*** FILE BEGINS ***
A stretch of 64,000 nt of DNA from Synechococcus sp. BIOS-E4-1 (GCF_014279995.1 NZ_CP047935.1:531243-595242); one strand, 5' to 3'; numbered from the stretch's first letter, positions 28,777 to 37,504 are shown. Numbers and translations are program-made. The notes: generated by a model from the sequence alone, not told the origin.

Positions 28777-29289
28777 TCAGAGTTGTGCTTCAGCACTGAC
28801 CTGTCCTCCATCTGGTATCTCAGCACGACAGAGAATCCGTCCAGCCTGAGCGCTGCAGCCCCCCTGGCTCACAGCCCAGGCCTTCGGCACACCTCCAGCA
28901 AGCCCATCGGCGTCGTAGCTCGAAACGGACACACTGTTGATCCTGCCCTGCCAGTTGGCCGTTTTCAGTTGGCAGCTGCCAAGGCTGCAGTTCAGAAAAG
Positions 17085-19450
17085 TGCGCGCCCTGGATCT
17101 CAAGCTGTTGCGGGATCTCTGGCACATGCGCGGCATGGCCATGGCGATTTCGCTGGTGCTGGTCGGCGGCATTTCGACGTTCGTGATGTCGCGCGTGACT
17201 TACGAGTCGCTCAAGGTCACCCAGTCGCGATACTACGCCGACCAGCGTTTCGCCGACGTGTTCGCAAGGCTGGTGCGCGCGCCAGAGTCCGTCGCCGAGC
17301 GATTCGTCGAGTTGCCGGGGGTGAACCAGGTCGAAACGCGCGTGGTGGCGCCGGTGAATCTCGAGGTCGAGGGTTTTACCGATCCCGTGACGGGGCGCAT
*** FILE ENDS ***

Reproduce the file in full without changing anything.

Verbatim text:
A stretch of 64,000 nt of DNA from Synechococcus sp. BIOS-E4-1 (GCF_014279995.1 NZ_CP047935.1:531243-595242); one strand, 5' to 3'; numbered from the stretch's first letter, positions 28,777 to 37,504 are shown. Numbers and translations are program-made. The notes: generated by a model from the sequence alone, not told the origin.

Positions 28777-29289
28777 TCAGAGTTGTGCTTCAGCACTGAC
28801 CTGTCCTCCATCTGGTATCTCAGCACGACAGAGAATCCGTCCAGCCTGAGCGCTGCAGCCCCCCTGGCTCACAGCCCAGGCCTTCGGCACACCTCCAGCA
28901 AGCCCATCGGCGTCGTAGCTCGAAACGGACACACTGTTGATCCTGCCCTGCCAGTTGGCCGTTTTCAGTTGGCAGCTGCCAAGGCTGCAGTTCAGAAAAG
Positions 17085-19450
17085 TGCGCGCCCTGGATCT
17101 CAAGCTGTTGCGGGATCTCTGGCACATGCGCGGCATGGCCATGGCGATTTCGCTGGTGCTGGTCGGCGGCATTTCGACGTTCGTGATGTCGCGCGTGACT
17201 TACGAGTCGCTCAAGGTCACCCAGTCGCGATACTACGCCGACCAGCGTTTCGCCGACGTGTTCGCAAGGCTGGTGCGCGCGCCAGAGTCCGTCGCCGAGC
17301 GATTCGTCGAGTTGCCGGGGGTGAACCAGGTCGAAACGCGCGTGGTGGCGCCGGTGAATCTCGAGGTCGAGGGTTTTACCGATCCCGTGACGGGGCGCAT